Budget clause is meant to keep children from Internet porn ACLU is expected to sue over freedom of speech

October 17, 1998|By NEW YORK TIMES NEWS SERVICE

WASHINGTON -- Tucked into the $1.7 trillion budget agreement is a new measure meant to restrict children's access to pornography on the Internet.

The measure was sponsored by Republicans working to overcome free-speech objections that the Supreme Court used in overturning a previous law.

But even before Congress passes the new budget, the same groups that defeated the last effort are vowing to sue once again.

The old act tried to regulate access by children to "indecent" or "patently offensive" pornographic material. Last year, the Supreme Court ruled that an unconstitutional violation of the First Amendment.

The new version, called the Child Online Privacy Act, changes the standard, saying that Internet merchants and others will be in violation only if they give children access to material that is "harmful to minors."

Internet service providers are exempt from liability if they do not produce the offending material.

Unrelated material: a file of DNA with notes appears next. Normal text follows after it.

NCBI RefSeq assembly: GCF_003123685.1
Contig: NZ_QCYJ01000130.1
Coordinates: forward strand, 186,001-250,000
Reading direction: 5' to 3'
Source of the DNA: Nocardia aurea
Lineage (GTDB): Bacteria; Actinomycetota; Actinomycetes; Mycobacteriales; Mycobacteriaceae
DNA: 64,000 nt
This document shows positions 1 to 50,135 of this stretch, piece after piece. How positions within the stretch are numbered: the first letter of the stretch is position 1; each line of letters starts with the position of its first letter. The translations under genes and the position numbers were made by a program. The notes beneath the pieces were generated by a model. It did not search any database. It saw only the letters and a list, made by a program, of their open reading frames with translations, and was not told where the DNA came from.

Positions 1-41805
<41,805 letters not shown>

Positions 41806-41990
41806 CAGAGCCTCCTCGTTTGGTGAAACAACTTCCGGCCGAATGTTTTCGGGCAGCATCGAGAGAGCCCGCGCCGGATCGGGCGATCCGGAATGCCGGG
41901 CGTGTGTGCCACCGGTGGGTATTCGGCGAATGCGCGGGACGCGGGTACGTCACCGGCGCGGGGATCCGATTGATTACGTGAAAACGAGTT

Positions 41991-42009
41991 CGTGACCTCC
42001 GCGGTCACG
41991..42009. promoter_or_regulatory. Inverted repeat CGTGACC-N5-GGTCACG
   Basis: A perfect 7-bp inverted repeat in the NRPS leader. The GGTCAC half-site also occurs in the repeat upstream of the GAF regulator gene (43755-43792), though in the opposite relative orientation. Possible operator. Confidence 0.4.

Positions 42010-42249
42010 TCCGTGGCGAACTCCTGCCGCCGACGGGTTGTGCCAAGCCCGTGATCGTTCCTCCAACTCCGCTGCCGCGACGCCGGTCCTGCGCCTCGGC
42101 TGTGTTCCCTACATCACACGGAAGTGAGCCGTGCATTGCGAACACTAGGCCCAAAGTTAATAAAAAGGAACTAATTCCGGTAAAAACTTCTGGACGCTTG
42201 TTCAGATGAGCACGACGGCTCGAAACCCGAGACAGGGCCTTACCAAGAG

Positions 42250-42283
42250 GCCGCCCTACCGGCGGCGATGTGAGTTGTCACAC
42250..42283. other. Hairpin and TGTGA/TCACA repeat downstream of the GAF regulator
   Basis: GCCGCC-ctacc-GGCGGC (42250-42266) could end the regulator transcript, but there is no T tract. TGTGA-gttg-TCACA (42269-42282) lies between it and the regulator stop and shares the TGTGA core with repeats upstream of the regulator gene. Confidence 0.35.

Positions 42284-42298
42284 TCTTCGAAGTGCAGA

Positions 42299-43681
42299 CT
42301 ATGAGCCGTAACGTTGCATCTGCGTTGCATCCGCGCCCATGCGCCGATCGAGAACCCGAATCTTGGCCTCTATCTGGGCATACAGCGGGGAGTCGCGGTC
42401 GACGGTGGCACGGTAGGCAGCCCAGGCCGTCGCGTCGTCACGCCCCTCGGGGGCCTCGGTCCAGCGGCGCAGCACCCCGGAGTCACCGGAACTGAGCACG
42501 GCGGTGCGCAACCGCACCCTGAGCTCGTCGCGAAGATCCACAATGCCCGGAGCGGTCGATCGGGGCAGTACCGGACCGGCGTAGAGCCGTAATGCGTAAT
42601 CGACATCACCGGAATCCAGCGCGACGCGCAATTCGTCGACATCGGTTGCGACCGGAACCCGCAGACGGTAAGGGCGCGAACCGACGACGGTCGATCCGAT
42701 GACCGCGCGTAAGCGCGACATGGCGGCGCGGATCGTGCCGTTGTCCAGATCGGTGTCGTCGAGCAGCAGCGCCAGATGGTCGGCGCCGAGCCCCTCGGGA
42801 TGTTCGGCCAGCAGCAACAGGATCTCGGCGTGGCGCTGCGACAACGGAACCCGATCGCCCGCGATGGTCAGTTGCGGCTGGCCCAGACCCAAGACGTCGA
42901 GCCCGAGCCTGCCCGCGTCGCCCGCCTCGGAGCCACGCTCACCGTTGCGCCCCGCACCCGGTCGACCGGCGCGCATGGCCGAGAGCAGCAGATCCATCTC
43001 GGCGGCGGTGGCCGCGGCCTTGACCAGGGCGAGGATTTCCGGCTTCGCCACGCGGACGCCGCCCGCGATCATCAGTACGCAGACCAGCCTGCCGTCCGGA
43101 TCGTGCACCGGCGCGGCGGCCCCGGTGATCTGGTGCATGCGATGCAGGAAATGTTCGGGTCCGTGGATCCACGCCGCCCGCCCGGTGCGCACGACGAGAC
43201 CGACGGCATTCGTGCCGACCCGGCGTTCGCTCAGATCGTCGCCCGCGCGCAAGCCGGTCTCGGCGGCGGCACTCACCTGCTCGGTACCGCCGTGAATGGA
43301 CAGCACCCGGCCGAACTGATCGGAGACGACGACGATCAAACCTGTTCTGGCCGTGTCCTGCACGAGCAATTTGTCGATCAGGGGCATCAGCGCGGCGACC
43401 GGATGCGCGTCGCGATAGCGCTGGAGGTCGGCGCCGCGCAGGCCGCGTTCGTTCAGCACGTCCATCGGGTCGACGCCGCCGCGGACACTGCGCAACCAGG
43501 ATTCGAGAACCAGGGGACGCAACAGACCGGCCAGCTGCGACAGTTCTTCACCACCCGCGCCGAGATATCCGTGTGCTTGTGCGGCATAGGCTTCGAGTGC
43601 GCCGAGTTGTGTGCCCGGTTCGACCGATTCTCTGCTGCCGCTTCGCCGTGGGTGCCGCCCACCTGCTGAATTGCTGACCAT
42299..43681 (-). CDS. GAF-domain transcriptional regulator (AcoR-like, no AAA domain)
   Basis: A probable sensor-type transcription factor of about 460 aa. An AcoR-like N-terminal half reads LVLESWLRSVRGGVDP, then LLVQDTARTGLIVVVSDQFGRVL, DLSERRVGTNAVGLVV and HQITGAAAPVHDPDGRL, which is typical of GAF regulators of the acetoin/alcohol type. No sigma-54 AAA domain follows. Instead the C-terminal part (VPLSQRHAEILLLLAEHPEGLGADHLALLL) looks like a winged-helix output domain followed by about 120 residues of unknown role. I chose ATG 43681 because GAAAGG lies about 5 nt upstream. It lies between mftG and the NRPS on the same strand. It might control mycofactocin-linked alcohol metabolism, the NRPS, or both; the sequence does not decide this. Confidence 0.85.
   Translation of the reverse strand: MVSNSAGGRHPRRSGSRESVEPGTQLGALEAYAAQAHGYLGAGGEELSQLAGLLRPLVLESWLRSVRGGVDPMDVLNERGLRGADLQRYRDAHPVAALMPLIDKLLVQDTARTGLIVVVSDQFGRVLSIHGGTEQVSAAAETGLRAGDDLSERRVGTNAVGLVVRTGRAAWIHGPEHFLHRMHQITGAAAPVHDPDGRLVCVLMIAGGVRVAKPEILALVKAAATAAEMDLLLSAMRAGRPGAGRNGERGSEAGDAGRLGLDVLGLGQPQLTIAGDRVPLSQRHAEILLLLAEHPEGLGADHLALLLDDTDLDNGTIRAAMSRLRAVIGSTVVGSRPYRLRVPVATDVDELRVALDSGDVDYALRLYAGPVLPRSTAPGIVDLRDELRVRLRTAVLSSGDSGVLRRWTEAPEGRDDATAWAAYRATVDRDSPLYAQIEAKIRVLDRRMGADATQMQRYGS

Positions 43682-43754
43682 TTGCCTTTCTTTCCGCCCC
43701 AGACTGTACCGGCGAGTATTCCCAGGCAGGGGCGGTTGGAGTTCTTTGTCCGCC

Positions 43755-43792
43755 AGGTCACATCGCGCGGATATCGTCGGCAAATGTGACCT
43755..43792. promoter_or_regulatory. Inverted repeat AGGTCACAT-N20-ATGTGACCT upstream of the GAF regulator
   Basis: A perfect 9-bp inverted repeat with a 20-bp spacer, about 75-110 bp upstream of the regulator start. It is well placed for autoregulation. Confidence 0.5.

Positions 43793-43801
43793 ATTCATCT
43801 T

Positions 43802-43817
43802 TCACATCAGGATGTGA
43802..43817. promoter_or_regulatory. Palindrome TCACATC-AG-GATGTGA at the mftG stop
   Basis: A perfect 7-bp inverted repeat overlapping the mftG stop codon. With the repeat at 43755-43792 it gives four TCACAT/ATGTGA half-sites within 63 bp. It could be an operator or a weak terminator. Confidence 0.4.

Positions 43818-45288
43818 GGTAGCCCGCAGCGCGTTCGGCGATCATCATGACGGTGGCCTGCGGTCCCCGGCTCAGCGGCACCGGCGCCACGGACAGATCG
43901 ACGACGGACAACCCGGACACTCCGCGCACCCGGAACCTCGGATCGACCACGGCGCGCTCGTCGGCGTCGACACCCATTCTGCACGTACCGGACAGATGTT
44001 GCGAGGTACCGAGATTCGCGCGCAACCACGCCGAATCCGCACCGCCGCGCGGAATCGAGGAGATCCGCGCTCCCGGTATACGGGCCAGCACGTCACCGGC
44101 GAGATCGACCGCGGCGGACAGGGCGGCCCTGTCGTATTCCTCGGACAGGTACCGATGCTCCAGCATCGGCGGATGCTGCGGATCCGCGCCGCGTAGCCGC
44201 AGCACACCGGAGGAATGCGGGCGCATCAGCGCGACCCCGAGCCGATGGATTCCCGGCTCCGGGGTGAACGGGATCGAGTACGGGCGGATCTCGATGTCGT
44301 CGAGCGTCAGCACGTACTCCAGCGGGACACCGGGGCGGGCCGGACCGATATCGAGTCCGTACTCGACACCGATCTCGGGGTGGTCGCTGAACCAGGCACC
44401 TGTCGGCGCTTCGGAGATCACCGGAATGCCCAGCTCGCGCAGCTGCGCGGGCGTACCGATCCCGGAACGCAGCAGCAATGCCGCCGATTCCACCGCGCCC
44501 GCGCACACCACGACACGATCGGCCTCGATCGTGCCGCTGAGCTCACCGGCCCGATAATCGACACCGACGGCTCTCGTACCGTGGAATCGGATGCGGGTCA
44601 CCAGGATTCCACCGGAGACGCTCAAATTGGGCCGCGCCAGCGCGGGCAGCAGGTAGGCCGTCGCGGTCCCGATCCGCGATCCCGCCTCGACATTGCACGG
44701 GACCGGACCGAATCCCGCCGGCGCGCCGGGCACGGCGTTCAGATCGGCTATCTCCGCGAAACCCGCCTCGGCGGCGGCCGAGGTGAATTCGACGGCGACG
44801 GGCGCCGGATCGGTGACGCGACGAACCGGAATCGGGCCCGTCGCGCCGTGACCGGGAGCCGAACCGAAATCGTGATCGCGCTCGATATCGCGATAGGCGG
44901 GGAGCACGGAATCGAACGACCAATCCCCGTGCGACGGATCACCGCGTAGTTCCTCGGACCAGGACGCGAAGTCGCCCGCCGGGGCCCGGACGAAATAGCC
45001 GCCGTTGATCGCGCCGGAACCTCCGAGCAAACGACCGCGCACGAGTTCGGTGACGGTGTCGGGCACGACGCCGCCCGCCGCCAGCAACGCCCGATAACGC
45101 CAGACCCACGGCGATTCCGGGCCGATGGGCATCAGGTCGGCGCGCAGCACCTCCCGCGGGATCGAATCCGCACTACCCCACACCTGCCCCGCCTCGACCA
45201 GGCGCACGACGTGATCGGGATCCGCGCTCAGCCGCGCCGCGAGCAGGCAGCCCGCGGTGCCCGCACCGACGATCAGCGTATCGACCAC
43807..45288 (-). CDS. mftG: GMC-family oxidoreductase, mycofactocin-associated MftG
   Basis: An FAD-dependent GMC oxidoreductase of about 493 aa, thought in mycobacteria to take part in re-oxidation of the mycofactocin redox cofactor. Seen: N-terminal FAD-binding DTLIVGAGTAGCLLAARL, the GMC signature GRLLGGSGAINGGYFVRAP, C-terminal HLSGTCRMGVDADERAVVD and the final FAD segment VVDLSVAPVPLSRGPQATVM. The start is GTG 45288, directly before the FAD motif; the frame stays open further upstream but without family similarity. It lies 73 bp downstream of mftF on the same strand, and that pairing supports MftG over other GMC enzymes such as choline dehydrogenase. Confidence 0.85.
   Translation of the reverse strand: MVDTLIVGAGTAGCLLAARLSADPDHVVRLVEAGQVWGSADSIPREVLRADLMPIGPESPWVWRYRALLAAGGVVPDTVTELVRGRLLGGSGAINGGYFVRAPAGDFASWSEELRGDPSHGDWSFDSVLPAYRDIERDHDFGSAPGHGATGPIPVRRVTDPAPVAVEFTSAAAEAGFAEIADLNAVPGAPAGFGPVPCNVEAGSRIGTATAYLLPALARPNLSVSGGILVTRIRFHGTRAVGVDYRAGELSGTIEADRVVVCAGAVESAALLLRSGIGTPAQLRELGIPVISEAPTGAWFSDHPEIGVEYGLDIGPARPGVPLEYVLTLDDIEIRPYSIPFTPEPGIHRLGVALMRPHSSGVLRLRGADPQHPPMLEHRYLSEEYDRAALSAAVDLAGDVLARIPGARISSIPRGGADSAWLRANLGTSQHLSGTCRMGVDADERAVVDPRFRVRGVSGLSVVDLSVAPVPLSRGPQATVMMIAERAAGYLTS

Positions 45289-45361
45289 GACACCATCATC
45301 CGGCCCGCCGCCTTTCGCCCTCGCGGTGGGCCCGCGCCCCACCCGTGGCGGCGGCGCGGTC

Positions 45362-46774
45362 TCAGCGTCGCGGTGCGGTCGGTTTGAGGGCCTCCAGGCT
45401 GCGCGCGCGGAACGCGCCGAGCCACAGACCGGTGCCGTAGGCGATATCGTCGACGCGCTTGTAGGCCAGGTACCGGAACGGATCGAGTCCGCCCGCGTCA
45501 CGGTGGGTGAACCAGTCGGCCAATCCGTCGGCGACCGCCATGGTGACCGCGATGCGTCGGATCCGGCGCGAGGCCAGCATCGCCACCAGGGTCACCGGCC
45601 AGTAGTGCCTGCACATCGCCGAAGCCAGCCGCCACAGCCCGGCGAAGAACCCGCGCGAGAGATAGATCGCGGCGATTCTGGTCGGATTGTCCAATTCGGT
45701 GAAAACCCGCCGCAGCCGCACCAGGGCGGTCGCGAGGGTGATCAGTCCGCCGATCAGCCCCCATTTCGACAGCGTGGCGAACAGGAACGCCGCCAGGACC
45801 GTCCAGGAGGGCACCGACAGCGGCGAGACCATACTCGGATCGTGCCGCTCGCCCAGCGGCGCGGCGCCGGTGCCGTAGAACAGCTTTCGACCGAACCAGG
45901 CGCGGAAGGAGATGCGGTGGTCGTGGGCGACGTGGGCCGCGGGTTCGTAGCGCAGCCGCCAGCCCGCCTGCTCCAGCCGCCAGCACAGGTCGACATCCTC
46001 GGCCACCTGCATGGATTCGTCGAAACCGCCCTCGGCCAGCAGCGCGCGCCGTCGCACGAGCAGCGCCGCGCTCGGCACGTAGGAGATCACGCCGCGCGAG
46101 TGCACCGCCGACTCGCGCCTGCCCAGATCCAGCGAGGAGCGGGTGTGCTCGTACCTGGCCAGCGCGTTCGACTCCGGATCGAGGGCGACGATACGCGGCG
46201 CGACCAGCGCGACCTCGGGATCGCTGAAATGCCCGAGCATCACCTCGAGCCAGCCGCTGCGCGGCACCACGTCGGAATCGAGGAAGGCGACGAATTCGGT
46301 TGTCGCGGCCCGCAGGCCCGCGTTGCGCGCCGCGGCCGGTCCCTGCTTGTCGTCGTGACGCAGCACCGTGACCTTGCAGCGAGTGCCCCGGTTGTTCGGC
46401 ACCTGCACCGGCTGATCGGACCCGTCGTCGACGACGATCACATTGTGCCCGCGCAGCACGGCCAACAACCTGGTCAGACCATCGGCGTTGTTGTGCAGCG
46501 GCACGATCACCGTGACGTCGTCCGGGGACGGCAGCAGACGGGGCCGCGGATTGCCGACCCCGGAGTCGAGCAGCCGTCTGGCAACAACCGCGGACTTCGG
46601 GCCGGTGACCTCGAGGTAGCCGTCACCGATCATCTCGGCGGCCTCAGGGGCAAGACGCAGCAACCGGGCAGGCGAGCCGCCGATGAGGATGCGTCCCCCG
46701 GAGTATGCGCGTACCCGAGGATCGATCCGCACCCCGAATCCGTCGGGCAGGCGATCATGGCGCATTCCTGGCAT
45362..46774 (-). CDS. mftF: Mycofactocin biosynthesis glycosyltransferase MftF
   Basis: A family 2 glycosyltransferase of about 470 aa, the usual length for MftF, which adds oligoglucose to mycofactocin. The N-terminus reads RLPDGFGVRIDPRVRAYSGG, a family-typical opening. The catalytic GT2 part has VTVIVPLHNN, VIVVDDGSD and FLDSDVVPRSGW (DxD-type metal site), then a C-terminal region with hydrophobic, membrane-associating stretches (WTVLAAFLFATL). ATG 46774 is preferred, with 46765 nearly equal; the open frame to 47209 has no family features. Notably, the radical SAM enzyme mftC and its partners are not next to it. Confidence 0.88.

Peggy Peterson, spokeswoman for Rep. Michael G. Oxley, an Ohio Republican who is a primary sponsor of the proposal, said her office had established that the new language was backed by numerous court decisions providing a clear and rigorous standard for violation over the past 30 years.

In a general sense, that standard refers to material that is specifically created for prurient interests, that graphically depicts lewd or sexual behavior, and that holds no social, artistic or scientific value.

But Ann Beeson, a lawyer for the American Civil Liberties Union, which led the last court fight, said "this one has the same flaws as the last one," the Communications Decency Act of 1996.

"We will definitely sue," Beeson said, adding that the ACLU and a dozen allied groups would file their suit next week.

"Under this law," she said, "I think even the New York Times would be in violation, by posting the Starr report on its Web site."

Peterson scoffed that "the Starr report does not even approach the harmful-to-minors standard."

The Clinton administration opposes inclusion of the proposal in the budget act, but allowed it to slip past on the assumption that the courts would overturn it, an administration official said.

The Justice Department sent a letter to Congress this week, saying the department believed that the new proposal would run afoul of the same First Amendment concerns that ensnared the the Communications Decency Act.

New York Times spokeswoman Nancy Nielsen said the Times and other major news organizations had been asked to join in the last suit and declined.

"We haven't followed the new one closely," she added, "but we're looking at it."

Pub Date: 10/17/98

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